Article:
The Commission found that reforms aimed at improving productivity and efficiency in energy, transport and related infrastructure and reducing the regulatory burden on business, if fully implemented, could increase GDP in time by up to around $17 billion or nearly 2 per cent. This would translate into $400 additional income per person in today's dollars. The Commission also considered that there was potential for a 5 per cent improvement in the productivity of health service delivery which, if achieved, would increase GDP by some 0.4 per cent.
In addition, 'human capital' reforms to enhance workforce participation and productivity — targeting health promotion and disease prevention, education and training, and work incentives — could potentially yield even larger gains, depending on program implementation costs (which were not modelled and will depend on Governments' decisions about specific measures).
The Commission found that all jurisdictions would receive increased tax revenues flowing from reform-induced growth. For the competition and regulatory reform streams, Governments' combined net revenues could rise by as much as $5 billion, with a 60:40 split between the Commonwealth and the States/Territories, respectively. Potential net revenue outcomes are more speculative for the 'human capital' reforms, varying significantly across different reform areas and requiring case-by-case assessment taking into account program outlays.
Gary Banks observed 'The implications of the NRA for the size and distribution of government revenues cannot be determined definitively at this stage. What seems clear, however, is that people in all jurisdictions stand to benefit significantly from their governments getting on with identified reforms.'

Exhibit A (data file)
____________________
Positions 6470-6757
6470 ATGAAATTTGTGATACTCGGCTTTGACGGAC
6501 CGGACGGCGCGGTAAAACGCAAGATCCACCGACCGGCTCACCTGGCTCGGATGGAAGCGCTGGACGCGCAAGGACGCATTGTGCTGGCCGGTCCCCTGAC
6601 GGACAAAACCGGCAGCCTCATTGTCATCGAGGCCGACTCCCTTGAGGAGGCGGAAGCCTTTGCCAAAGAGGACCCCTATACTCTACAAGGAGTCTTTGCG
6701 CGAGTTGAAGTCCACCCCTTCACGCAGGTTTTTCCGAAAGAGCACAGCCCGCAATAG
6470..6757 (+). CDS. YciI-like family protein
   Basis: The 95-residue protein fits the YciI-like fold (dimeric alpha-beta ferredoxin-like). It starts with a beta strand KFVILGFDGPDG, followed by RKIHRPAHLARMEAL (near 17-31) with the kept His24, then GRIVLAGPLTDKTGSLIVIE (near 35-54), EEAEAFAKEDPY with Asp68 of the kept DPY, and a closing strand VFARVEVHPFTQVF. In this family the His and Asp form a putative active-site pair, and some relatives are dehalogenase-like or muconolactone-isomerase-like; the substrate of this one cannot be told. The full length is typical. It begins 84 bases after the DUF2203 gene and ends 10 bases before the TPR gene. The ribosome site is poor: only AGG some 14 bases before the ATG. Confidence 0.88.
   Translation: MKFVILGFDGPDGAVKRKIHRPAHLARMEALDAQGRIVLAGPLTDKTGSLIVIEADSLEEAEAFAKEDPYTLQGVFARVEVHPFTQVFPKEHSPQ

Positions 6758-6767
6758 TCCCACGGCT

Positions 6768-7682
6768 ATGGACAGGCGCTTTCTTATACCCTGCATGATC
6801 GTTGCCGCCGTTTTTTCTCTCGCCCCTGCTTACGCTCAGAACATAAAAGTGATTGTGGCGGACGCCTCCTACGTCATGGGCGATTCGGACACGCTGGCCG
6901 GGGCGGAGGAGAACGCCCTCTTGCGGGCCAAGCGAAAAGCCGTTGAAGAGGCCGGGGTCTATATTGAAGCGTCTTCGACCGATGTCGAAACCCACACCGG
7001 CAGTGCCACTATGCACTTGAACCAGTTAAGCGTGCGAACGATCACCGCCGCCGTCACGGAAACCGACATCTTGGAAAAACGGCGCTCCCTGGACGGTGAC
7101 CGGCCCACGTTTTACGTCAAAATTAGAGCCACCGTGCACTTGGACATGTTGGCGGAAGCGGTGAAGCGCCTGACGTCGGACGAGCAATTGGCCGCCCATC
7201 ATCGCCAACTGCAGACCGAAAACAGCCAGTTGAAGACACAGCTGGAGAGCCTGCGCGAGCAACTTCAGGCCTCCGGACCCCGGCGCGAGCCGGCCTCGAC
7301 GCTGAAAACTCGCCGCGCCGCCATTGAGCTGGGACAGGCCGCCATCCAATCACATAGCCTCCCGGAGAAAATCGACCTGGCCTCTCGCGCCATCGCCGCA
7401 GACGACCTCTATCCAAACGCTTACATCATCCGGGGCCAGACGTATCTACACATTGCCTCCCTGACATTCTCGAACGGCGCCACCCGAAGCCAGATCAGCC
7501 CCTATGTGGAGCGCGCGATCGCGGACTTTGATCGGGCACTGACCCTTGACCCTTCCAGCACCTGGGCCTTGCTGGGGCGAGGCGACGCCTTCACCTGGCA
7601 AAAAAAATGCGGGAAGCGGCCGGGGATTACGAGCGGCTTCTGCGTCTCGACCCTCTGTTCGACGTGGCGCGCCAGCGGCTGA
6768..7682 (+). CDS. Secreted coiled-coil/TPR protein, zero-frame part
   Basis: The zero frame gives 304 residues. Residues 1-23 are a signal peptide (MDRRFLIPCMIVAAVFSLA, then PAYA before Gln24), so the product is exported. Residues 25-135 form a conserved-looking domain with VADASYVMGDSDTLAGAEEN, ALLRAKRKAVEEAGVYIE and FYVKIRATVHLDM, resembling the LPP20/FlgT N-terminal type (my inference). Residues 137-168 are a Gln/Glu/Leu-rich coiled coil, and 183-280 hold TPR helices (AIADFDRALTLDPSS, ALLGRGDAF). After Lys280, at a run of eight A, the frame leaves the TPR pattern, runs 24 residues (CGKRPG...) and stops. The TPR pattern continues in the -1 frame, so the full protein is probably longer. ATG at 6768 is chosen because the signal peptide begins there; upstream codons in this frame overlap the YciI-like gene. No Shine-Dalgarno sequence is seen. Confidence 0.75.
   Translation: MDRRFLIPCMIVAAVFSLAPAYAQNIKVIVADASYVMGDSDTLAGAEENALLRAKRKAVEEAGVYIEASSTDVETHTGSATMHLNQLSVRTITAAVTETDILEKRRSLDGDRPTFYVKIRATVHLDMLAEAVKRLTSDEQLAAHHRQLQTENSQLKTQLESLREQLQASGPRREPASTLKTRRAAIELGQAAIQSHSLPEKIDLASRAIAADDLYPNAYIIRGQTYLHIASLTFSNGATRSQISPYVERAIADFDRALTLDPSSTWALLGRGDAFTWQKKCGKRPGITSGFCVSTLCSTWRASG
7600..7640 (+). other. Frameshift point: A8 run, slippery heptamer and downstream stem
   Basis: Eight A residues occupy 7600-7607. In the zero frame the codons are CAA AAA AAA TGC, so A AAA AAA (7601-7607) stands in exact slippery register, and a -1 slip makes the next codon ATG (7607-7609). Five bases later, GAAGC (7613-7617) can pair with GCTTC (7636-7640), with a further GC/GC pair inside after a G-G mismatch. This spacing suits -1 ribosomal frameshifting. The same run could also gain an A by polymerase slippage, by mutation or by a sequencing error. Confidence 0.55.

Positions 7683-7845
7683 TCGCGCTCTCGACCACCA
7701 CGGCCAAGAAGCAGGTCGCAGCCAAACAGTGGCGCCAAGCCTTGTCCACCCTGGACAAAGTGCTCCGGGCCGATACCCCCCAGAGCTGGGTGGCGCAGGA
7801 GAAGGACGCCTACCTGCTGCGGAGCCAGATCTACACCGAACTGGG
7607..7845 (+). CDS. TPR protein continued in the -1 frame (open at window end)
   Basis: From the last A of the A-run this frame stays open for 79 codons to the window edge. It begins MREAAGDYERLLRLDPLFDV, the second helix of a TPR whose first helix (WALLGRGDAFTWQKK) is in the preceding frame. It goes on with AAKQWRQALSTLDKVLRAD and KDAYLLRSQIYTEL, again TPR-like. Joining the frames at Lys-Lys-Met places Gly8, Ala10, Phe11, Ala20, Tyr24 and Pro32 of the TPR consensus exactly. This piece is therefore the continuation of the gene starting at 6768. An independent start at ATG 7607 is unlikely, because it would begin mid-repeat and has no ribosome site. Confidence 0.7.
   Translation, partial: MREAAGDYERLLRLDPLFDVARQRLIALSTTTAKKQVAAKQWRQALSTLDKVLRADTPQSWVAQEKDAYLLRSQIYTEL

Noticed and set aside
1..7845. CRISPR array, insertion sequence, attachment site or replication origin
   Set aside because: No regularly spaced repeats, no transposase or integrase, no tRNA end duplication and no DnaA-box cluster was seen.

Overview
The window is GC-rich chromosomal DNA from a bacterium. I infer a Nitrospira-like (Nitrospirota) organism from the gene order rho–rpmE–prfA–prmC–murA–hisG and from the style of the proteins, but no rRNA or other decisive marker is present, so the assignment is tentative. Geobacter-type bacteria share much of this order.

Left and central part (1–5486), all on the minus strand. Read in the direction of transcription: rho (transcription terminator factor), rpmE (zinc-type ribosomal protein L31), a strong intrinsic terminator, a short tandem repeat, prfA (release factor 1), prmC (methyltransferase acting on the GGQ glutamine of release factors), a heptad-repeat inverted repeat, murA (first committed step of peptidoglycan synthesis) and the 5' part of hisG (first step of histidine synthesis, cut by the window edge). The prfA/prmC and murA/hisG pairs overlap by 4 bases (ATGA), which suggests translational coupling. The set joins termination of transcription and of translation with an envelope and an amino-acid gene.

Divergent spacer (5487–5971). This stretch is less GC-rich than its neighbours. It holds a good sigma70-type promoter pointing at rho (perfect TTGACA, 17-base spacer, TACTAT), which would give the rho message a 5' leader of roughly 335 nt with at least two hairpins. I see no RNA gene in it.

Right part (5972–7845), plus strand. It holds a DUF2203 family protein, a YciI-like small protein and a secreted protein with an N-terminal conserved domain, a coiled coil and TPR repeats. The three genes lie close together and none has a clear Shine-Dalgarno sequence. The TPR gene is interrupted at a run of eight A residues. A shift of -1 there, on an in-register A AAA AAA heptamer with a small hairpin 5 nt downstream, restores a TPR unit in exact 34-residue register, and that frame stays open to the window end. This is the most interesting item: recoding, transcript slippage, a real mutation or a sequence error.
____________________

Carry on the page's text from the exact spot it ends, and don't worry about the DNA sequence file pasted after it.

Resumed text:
Paul Gretton (Assistant Commissioner) 02 6240 3252
Leonora Nicol (Media, Publications and Web) 02 6240 3239 / 0417 665 443
Cover, Copyright, Foreword, Acknowledgments, Contents, Abbreviations, Key points, Overview
PART A - FRAMEWORK AND OUTCOMES
1.1 This study
1.2 What can be delivered
1.3 The approach
1.5 Structure of the report
2 Potential economic and revenue implications of NRA competition and regulatory reform
2.1 Scope of the NRA competition and regulatory reform streams
2.2 The potential direct impacts on productivity and prices
2.3 Key economic and regional effects
2.4 Sensitivity testing
3 Potential economic and revenue implications of NRA human capital reform
3.1 Scope of the NRA human capital reform stream
3.2 Potential impact of reforms to health system effectiveness
3.3 Potential impact of workforce participation and productivity reforms
PART B - COMPETITION AND REGULATORY REFORM STREAMS
4.1 NRA reforms and outcome objectives
4.2 Approach to estimating outer-envelope reform impacts
4.3 Impediments in liberalised electricity markets
4.4 Scope for improvement
4.5 Possible outer-envelope effects
4.6 Summary of direct impacts
5.1 NRA reforms and outcome objectives
5.2 Australian gas industry
5.3 Scope for improvement
5.4 Summary of direct impacts
6 Road and rail transport
6.1 NRA reforms and outcome objectives
6.2 Australian road and rail freight transport
6.3 Potential effects of NRA reforms
6.4 Scope for improvement
6.5 Summary of direct impacts
7 Ports and associated infrastructure
7.1 NRA reforms and outcome objectives
7.2 Significant ports in Australia
7.3 Scope for improvement
7.4 Summary of direct impacts
8 Regulatory burden
8.1 NRA reforms and outcome objectives
8.2 Regulatory developments in Australia
8.3 Regulatory compliance costs
8.4 Scope for reducing compliance costs
8.5 Efficiency costs of regulation
8.6 Implementation costs to reduce excessive regulatory burden